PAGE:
For her, it is a project “involving much labor.” And truly a labor of love.

Thinking “different” on the day Steve Jobs died

Through no one’s fault but my own, I lost a month’s worth of work and email. I am typically very compulsive about weekly backups on my laptop. But in early September I found myself distracted by company in town, a busier-than-usual social life and beautiful, cooler weather in which to pursue adventures on my bicycle instead of my keyboard.

I’d look at the backup drive as I headed out the door and think, “tomorrow.”

Then Steve Jobs died. And on the same day, so did my MacBook Pro. My co-worker, Mala Blomquist, called the loss an empathetic death by a loyal machine in mourning for its founder.

My laptop did, after all, take a rather startling and dramatic leap from a high place, landing on a hard, stone floor in exactly the right position to completely destroy its hard drive.

The guys at MacMedia in Scottsdale quickly replaced the drive, but the possibility of full data recovery looked bleak. So I had them restore my world to Sept. 5, and have spent the last week trying to recreate what has happened since then.

In a way, the fact that this all took place on the day we lost a visionary and legendary corporate leader has helped me keep my perspective. I kept finding myself thinking, “What would Steve Jobs do?”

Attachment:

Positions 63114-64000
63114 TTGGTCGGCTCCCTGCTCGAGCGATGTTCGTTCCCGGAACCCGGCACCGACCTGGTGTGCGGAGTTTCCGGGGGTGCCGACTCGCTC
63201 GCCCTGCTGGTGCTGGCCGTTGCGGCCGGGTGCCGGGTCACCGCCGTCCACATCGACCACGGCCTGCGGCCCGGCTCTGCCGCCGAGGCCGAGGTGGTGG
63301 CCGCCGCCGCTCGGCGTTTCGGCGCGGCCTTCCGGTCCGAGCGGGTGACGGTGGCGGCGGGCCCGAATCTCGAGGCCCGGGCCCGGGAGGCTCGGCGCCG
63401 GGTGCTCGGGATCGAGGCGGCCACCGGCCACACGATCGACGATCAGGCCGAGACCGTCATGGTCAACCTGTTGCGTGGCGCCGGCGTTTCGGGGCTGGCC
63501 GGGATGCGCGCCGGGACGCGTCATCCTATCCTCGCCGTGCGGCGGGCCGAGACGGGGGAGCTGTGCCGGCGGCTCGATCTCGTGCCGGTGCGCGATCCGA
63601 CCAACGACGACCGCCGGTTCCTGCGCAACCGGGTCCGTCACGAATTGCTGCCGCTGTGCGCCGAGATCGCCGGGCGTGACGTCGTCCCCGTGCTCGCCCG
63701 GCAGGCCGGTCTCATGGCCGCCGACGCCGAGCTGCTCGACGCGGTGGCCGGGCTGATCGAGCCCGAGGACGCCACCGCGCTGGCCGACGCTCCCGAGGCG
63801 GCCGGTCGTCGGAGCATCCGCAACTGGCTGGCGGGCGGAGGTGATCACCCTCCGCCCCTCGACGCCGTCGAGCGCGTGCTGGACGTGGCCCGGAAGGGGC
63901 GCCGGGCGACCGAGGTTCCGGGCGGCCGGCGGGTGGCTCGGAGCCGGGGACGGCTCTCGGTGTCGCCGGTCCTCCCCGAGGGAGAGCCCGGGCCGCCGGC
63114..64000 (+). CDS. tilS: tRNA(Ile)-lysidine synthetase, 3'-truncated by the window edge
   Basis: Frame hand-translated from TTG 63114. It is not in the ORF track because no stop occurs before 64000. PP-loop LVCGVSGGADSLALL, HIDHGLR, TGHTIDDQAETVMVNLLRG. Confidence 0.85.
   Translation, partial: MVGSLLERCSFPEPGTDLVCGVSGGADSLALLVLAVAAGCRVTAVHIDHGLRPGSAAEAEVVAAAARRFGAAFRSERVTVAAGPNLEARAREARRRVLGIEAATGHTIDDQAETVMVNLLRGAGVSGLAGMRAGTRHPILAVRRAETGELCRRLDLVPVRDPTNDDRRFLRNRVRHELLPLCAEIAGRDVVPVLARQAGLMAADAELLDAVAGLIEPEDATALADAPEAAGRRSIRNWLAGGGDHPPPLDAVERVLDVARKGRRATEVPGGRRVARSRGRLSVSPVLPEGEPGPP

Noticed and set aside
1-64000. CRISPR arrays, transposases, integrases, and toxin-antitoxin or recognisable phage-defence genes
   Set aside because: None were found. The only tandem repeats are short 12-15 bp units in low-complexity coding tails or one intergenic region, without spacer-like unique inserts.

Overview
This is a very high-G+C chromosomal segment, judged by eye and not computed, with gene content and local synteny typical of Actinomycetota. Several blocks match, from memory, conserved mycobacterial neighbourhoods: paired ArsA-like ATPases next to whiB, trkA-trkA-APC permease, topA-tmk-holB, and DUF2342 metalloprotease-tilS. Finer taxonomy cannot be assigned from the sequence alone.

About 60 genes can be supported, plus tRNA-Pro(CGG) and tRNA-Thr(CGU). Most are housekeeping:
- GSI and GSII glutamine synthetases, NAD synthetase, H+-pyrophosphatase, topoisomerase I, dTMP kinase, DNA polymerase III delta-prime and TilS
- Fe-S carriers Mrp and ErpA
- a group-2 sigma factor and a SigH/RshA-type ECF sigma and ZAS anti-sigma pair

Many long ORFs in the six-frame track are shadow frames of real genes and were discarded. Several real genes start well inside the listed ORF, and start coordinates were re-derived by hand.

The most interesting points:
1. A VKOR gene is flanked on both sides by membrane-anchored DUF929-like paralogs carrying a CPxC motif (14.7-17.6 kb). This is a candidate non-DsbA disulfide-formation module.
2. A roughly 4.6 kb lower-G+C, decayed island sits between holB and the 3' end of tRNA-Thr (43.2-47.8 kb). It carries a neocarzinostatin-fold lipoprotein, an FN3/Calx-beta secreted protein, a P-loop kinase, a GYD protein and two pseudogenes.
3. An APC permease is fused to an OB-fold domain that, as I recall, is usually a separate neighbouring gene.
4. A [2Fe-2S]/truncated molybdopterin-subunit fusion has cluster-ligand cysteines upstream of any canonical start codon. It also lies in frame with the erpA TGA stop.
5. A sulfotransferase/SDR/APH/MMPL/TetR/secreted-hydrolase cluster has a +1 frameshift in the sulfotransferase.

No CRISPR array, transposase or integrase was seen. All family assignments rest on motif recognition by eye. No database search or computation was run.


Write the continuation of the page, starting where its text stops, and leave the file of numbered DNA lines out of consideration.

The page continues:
I knew he wouldn’t waste time feeling sorry for himself. Losing a bit of data would be nothing but a minor annoyance to someone who didn’t let pancreatic cancer dilute his creativity or drive.

I figured Steve Jobs would see my dilemma as an opportunity. A chance to “think different.”

So I challenged myself to do the same. Most importantly, I decided I was not going to panic. Mala noticed the difference. “You’re handling this a lot better than the last time,” she said. (That would be the time I spilled a whole cup of coffee on my keyboard, ruining another hard drive after a period of lapsed backups.)

I decided to look for the advantages of my situation. Instead of berating myself for my stupidity/carelessness/lack of responsibility, I decided to pat myself on the back for resourceful efforts I came up with to get around the situation. It became a game: If I no longer have [whatever], where could I find it? You’d be surprised to realize how much of your life is out there floating around. I recovered a precious recent photo of my two grown sons because I’d uploaded it to my Facebook. My art director had copies of several documents I thought I’d lost. Other staff members searched their outgoing email and resent requests they’d made in recent weeks.